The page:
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Wrong about Japan
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About the Author

Peter Carey is the author of eight novels, including the Booker Prize-winning Oscar and Lucinda and True History of the Kelly Gang, and, most recently, My Life as a Fake. Born in Australia in 1943, Carey now lives in New York City.

Reviews

Novelist Carey is a two-time Booker Prize winner (Oscar and Lucinda; True History of the Kelly Gang), and although his latest work is presented as nonfiction, his fiction readers won't be disappointed. This travel diary reads like a scintillating novella, and Carey has, in fact, added his own fictional embellishments to the real-life events he reports. After his shy 12-year-old son, Charley, began reading English translations of Japanese manga, their Saturday mornings at the Manhattan comic book store Forbidden Planet spurred Carey's own interest. As their "cultural investigation" of manga and anime widened, "the kid who would never talk in class was now brimming with new ideas he wasn't shy to discuss." This father-son bond deepened when they flew to Japan to meet manga artists and anime directors, including Yoshiyuki Tomino (Mobile Suit Gundam). At publisher Kodansha, they learned of manga's history, and touring Studio Ghibli, they encountered the "most famous anime director in the world," Hayao Miyazaki (Spirited Away). Their guide to Tokyo's cartoon culture was Takashi, a teenager the narrative says Charley met online (yet, as Carey revealed in a newspaper interview, he created the imaginary character of Takashi because the narrative needed conflict, and Carey wanted to avoid "conflict with anybody in real life"). Carey's fluid and engaging writing style gets a boost from 25 energetic b&w anime/manga illustrations. Agent, Amanda Urban. (Jan. 11) Copyright 2004 Reed Business Information.

In a departure from what we have come to expect from this two-time Man Booker prize-winning novelist, Peter Carey?s latest offering is a memoir about travelling to Tokyo with his 12-year-old, five-foot-eight son Charley. The story he tells offers insight into his relationship with his adolescent son and provides an interesting account of what it is to be a gaijin (foreigner) in one of the most exciting and intriguing places on earth. Carey developed an interest in Japanese comics (manga) and animated films (anime) through his shy son?s obsession with these highly popular art forms. He witnessed Charley coming out of himself while engaging with him in analysing and theorising about the possible hidden meanings within anime and manga. He sought to encourage this interest further through their visit to Tokyo. Following the advice of his son and using his contacts in the publishing world, Carey sets up meetings with legendary anime directors. Carey?s desire to achieve a better understanding of Japanese culture leads him to encounters with a 10th-generation swordmaker, the transsexual publisher of an 825-page encyclopaedia of anime and a survivor of the World War II fire-bombing of Japan. Charley is adamant that they avoid ?the real Japan?, wanting no part in temples, tea ceremonies or kabuki. Unbeknownst to his father Charley has a contact of his own, Takashi, whom he met via the internet. Looking like he stepped straight out of an anime cell, teenage Takashi is an eager guide and Charley?s immediate ally. As is common with many travel companions, this father-and-son journey is not without tension. Carey insists his highly resistant son accompany him to a kabuki performance. Charley declares it the worst four hours of his life, worse than when he cut his heel and was stitched under inadequate anaesthetic. There is also tension around Takashi, whose presence had not been factored in when Carey had been planning their very brief stay in Tokyo. Carey writes very sensitively about an offence that he and his son unwittingly cause their young host. Carey is very effective in conveying his appreciation and respect for the people he encounters despite his theories about the culture being consistently rejected. Prior to reading Wrong about Japan my knowledge of Japanese culture was limited to cherry blossoms, saki and sushi. Because the trip and the book are so brief, I was far from sated, but rather left avidly wanting to discover more about the essence of this mysterious place. Helen Latemore has been a bookseller at Reader?s Feast in Melbourne for over seven years C. 2004 Thorpe-Bowker and contributors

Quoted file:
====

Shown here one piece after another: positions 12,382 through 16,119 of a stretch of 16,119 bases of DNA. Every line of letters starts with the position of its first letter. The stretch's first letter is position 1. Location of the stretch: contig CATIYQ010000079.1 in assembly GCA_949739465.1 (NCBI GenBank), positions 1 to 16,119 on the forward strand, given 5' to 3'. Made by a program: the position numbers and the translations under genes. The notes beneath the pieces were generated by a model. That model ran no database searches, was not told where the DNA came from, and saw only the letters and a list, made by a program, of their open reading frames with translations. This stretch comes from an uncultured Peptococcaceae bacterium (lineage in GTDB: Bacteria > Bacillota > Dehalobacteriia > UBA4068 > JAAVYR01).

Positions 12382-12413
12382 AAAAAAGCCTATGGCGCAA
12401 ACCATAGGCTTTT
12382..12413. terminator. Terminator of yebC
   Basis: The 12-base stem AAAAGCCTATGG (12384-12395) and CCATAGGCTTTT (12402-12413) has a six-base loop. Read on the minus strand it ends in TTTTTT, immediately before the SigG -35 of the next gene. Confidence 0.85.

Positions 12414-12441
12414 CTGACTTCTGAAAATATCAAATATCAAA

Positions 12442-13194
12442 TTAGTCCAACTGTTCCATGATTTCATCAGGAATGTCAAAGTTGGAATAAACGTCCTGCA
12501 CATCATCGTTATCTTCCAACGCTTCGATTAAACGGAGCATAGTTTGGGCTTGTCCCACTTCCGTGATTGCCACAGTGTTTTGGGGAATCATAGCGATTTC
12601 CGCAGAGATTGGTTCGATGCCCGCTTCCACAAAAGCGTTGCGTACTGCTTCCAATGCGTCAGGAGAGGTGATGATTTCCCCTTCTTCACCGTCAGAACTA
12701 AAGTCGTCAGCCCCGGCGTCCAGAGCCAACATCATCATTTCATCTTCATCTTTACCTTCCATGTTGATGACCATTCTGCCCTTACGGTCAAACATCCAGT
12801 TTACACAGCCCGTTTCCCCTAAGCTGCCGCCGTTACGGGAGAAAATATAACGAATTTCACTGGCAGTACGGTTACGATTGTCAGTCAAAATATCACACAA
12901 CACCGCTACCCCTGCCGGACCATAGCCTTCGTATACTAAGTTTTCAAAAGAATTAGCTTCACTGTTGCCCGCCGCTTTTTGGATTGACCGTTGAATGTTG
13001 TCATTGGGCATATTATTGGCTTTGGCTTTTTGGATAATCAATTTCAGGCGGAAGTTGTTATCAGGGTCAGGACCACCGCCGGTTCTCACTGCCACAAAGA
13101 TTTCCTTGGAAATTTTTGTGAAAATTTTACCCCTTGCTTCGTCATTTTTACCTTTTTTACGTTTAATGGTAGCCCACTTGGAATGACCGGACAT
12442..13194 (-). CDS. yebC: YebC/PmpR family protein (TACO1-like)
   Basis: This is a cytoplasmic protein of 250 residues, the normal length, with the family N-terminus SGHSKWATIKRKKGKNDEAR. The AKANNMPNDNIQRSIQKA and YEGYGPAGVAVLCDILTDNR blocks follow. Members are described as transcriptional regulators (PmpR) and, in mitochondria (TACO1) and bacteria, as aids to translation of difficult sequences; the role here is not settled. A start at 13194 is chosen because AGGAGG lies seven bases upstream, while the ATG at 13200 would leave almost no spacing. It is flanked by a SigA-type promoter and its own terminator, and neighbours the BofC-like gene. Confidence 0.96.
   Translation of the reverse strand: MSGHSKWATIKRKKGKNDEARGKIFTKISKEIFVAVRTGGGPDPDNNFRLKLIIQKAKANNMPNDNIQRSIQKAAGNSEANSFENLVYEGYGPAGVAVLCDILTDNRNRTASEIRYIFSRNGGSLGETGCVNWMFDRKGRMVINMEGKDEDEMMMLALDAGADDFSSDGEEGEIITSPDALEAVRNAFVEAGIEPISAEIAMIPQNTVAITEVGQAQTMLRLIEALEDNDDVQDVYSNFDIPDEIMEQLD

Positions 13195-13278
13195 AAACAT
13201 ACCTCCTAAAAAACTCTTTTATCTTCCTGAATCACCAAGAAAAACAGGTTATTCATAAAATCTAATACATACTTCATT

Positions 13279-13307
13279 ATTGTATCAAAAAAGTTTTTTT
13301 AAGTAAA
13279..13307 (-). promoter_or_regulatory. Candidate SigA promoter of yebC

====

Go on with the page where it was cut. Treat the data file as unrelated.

"Manga and anime . . . become not only a key for unlocking Japanese culture, but a bridge over the generational divide between the author and his son. . . . Moving." -The New York Times Book Review

"The mysteries of Japan and father-son relationships prove to be rich subjects, especially for a writer at the peak of his powers. . . . An entertaining and uplifting book."
-The Sunday Times "Curious and affecting . . . physically diminutive but emotionally huge." -The Denver Post "A pleasure to read." -The Economist

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